Transfer Pricing Associates

IP Specifics for the Software Industry


The software industry is involved in the development, maintenance, and publication of computer software and digital contents.  There are several types of software and businesses players in this industry.   Infrastructure software, including operating systems and databases are made by companies such as Google and Microsoft.  Enterprise software, on the other hand is the type of software that automates business processes in finance, logistics, and sales and is made companies like Oracle and SAP AG.  Lastly, security software is made by companies such as Symantec and Kaspersky.  Software is technically protected as a copyrighted work of literature under the Berne Convention which allows the creator to prevent another entity from copying the program, though it should be noted that it is possible for patents of software innovation to overlap with copyright.  Protecting the IP that is embedded within these softwares, however, proves the real challenge due to the flurry of issues surrounding protection of software IP and the varying software IP protection rules in different jurisdictions.  The main IP issues that come into play in the software industry are as follows:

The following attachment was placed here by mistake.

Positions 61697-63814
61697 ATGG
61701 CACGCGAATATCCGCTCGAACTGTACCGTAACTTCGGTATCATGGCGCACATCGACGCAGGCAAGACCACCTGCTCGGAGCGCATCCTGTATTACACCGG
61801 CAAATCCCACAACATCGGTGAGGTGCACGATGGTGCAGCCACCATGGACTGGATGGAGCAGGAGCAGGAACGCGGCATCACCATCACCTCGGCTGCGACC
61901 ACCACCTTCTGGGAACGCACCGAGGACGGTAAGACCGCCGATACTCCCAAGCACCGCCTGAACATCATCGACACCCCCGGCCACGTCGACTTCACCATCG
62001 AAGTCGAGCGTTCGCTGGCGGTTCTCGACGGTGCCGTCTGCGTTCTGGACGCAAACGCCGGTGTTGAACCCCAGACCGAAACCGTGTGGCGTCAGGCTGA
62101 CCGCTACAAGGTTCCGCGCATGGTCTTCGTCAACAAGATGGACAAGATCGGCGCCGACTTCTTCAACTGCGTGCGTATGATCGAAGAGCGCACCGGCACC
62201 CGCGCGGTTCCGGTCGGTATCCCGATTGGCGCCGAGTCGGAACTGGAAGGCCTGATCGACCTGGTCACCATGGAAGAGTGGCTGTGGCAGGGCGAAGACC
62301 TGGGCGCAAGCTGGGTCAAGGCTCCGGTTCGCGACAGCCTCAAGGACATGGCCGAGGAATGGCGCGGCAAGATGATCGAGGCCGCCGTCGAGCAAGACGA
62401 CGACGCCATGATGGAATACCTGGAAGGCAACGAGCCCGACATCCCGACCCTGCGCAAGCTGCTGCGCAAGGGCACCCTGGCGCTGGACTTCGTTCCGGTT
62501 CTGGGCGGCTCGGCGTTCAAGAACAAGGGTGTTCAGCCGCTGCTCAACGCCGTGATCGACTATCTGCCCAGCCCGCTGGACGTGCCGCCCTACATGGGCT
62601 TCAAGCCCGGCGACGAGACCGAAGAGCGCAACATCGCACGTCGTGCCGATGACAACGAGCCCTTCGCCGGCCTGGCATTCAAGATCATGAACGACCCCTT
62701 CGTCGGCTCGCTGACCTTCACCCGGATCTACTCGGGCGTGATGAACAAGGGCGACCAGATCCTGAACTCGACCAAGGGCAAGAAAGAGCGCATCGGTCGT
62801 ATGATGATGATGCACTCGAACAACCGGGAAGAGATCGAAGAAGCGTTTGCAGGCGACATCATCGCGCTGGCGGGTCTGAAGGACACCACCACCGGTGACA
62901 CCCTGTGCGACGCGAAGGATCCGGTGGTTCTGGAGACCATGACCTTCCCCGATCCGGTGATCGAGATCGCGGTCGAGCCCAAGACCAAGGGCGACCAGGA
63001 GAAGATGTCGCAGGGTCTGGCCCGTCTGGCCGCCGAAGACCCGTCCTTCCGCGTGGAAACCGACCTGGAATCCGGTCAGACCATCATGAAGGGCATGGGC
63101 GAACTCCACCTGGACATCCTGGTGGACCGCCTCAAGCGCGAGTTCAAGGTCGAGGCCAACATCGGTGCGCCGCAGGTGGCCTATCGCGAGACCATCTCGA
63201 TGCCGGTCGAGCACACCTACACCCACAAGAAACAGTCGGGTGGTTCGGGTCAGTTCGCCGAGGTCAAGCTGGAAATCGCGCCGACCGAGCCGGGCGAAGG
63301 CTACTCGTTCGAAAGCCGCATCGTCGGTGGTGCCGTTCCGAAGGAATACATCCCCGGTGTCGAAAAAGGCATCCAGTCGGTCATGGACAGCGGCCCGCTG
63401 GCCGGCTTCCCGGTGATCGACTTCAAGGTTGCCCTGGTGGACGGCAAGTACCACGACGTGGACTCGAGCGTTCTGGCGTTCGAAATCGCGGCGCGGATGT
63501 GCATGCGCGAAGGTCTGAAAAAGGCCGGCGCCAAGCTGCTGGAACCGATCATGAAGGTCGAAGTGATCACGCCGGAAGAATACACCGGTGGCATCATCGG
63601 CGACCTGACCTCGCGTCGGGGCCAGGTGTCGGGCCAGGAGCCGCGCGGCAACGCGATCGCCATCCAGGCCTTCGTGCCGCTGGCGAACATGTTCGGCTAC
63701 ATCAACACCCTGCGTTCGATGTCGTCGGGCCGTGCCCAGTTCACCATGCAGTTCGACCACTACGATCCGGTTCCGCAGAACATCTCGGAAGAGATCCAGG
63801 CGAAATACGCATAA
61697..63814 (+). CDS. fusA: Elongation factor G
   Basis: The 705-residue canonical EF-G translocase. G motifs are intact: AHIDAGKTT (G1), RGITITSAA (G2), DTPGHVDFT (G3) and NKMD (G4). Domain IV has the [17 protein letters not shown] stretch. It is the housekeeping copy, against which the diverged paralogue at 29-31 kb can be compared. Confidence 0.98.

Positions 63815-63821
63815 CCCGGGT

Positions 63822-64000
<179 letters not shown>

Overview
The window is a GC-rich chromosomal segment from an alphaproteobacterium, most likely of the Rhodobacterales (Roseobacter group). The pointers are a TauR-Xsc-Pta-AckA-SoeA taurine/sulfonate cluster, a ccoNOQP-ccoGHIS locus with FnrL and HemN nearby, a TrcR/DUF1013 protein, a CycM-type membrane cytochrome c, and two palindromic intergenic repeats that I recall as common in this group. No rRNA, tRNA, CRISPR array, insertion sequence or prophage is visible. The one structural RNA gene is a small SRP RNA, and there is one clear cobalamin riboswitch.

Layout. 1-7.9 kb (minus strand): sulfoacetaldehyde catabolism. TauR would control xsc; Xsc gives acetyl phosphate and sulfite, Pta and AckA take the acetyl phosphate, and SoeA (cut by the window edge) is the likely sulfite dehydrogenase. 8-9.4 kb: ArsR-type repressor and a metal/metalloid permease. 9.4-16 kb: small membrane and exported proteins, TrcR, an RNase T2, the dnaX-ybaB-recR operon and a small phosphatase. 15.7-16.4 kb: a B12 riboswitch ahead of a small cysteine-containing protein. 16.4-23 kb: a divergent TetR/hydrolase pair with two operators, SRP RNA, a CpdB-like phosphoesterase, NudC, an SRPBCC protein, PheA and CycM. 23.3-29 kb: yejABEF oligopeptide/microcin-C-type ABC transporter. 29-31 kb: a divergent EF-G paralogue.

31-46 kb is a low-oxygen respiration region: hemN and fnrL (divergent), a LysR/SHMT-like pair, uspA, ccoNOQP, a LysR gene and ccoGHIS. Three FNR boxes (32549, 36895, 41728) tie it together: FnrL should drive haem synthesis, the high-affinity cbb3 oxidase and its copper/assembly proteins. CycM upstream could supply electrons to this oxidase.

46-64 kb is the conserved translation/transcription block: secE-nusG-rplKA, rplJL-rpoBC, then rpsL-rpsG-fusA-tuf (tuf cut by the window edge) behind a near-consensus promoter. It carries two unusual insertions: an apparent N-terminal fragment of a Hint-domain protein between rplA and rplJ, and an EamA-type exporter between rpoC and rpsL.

Software Piracy & Counterfeiting

According to a study performed last year by the IDC (International Data Corporation) and the BSA (Business Software Association), piracy cost the software industry $91 billion in 2009.  The study also reported that the increase of 2 percentage points in piracy over 2008 was due largely to higher PC shipments and sales, especially in emerging markets such as Brazil, India, and China. One of the biggest markets for pirated software, China, witnessed illegal software value jump to $7.6 billion last year, $900 million more than in 2008.  Since software is an often distributed and abstract technology, it is both difficult to claim and difficult to avoid making vague claims using vague terms in patent filings.  Although, there have been recent positive developments in the fight against software piracy including the ratification of the Anti-Counterfeiting Trade Agreement (ACTA) by the U.S. and seven other countries.  The treaty represents a step in the right direction for international intellectual property rights enforcement, as it will encourage and empower nations to stop software counterfeiting.  Another recent development is that the U.S. Supreme Court last week refused to hear the Vernor v. Autodesk case.  This case involved a man named Timothy S. Vernor, who wanted to sell unopened software made by Autodesk Inc., on eBay.  In declining to review the case, the High Court upheld 9th Circuit ruling that the first sale doctrine should not apply to Autodesk’s software because the original purchasers of Autodesk were licensees, not owners of the software and thus Vernor could not resell the software.

Patents & Claims Disputes